On the first floor of the gallery, visitors will encounter a large-scale International Klein Blue Pure Pigment pool floor sculpture originally conceived in 1957, as well as a monumental 1960 blue-and-gold Anthropométrie (Klein’s body of work featuring imprints of women as “living brushes” for the paint application). In another exhibition highlight, copies of Klein’s ‘newspaper’ Dimanche will be shared with guests in English, French, and Chinese. Also on view as part of the exhibition will be rooms devoted to Klein’s Anthropométries and his Peintures de feu (fire paintings, made with an actual flame thrower as seen in archival imagery), as well as museum-style educational resources including rare archival material in vitrines, and an elaborate, offsite, one-night-only performance of the Symphonie “Monotone-Silence” (1947-1961).

Yves Klein, Vampire (ANT SU 20), 1960. Synthetic resin and pigment on canvas. 55 11/16 x 37 3/16 inches (141.5 x 94.5 cm). Image courtesy Lévy Gorvy Dayan

About the Artist

A leading figure of the postwar avant-garde, Yves Klein (1928–1962) sought radical ways to represent the immaterial and the infinite. In paintings, sculptures, actions, and events, he conveyed a rigorous, provocative exploration of nature and its forces. In the late 1950s he associated with Düsseldorf’s Group Zero, and in 1960 he became a founding member of the Nouveaux Réalisters.

Klein was born to artist parents in Nice, France. As early as 1947, he declared the blue of the sky to be his first artwork. He made great use of the color throughout his career, considering it “the invisible becoming visible.” In his 20s, Klein studied Rosicrucianism and traveledto Japan to practice judo. Settling in Paris in 1955, he first exhibited monochrome paintings at the Club des Solitaires. In 1958, he emptied the Galerie Iris Clert and presented the space itself as a work,Le Vide(The Void). Beginning in 1959, he sold Immaterial Zones of Pictorial Sensibility in exchange for a specified amount of gold, half of which he threw into the Seine. The following year, he patented International Klein Blue (IKB)—an ultramarine paint he developed with a chemical retailer. He also embarked upon his Anthropométriesseries, wherein he choreographed “living brushes”—nude models with blue paint applied to their bodies who pressed themselves on canvas and paper. Soon after, Klein created his photomontage Leap into the Void(1960) in which the artist appears to fly from a second story window in Fontenay-aux-Roses near Paris. In 1961, he was given his first retrospective, at the Museum Haus Lange, Krefeld, West Germany, as well as solo exhibitions at Leo Castelli Gallery, New York, and Dwan Gallery, Los Angeles.

In the eight years before his death from a heart attack in 1962, Klein produced over a thousand works and many prescient writings. Among the numerous retrospectives dedicated to his work are those organized by Tate Gallery, London (1974); Museum of Contemporary Art Chicago (1982); Museum Ludwig, Cologne (1994); Schirn Kunsthalle Frankfurt (2004); Guggenheim Bilbao (2005); Centre Pompidou, Paris (2006–07); Hirshhorn Museum and Sculpture Garden, Washington, DC (2010); Fundación Proa, Buenos Aires (2017).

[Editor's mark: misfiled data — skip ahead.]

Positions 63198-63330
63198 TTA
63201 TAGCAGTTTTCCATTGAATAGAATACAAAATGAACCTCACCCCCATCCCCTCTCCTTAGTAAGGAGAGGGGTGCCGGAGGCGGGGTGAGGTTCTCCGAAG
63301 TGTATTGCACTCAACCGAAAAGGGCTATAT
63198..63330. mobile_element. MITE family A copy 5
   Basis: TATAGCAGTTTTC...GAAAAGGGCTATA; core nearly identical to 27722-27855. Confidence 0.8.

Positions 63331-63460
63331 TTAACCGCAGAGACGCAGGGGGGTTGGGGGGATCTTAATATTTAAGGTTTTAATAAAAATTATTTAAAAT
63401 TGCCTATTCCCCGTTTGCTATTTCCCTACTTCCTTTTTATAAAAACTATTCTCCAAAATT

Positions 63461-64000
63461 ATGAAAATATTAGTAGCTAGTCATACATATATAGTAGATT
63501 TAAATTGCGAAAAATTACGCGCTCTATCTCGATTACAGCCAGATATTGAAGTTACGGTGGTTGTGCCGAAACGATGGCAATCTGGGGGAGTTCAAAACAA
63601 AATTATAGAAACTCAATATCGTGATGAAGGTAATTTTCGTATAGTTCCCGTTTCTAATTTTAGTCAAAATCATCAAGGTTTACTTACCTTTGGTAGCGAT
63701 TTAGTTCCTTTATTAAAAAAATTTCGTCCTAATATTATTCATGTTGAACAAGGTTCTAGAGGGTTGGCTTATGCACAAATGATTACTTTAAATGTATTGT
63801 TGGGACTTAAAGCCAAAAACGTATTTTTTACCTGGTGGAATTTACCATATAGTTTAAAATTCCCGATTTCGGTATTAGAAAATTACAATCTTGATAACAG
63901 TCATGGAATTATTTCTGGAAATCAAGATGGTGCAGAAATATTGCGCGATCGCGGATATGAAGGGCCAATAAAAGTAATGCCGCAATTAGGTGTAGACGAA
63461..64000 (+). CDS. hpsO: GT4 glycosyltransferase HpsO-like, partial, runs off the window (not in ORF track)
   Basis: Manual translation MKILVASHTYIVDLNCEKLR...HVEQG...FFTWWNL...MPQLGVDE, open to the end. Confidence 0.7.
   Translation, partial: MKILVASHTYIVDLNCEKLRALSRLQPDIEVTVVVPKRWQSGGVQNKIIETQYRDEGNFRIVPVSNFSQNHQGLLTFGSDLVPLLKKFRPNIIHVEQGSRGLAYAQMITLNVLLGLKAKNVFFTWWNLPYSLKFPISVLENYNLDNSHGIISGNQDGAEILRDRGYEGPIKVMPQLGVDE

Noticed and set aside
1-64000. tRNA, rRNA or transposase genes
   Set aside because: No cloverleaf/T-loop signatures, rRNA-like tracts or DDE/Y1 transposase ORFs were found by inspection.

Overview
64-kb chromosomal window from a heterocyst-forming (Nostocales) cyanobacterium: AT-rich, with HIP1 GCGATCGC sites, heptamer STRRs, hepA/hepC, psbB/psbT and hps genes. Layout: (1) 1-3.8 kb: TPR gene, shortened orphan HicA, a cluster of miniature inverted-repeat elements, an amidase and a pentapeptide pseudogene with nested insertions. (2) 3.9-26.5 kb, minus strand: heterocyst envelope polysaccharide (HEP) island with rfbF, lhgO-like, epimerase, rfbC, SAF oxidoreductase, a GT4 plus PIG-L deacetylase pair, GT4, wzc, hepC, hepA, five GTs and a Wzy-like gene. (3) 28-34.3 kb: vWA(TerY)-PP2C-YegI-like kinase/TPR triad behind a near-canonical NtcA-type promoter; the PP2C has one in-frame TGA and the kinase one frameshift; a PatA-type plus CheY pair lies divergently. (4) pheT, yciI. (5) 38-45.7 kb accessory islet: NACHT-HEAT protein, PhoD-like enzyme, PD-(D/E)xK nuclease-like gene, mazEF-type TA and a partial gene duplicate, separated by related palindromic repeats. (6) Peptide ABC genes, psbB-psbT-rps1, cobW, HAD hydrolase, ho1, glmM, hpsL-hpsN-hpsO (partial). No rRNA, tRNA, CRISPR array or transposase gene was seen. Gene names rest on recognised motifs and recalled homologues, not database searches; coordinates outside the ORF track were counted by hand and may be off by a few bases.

Présentation des “Anthropométries de ‘Époque Bleue” à la Galerie Internationale d’Art Contemporain, 1960. Photograph @Harry Shunk and Janos Kender J. Paul Getty Trust. The Getty Research Institute, Los Angeles. (2014.R.20).

About Lévy Gorvy Dayan

Helmed by Dominique Lévy, Brett Gorvy, and Amalia Dayan, Lévy Gorvy Dayan collaborates with artists, estates, non-profit organizations, foundations, museums, and private collections to increase the visibility of twentieth- and twenty-first century works and artists—realizing significant projects and furthering legacies. In forming Lévy Gorvy Dayan, the partners merge their respective specialties across twentieth- and twenty-first century art as well as their backgrounds in theprimary and secondary markets. Lévy Gorvy Dayan provides opportunities for education, exposure, and access to exceptional art through its museum-quality exhibition program and thoughtful participation in international art fairs. Expanding, refining, and enhancing modern and contemporary art collections,the gallery emphasizes connoisseurship and curation in its collection development, estate planning, and art appraisal services. Lévy Gorvy Dayan has unique spaces in New York, Hong Kong, and London, in addition to off-site presentations and representation in Geneva, Milan, Paris, Shanghai, Singapore, and Taiwan.

Yves Klein and the Tangible World will be on view from April 11 to May 25, 2024 at Lévy Gorvy Dayan, 19 East 64th Street, NYC.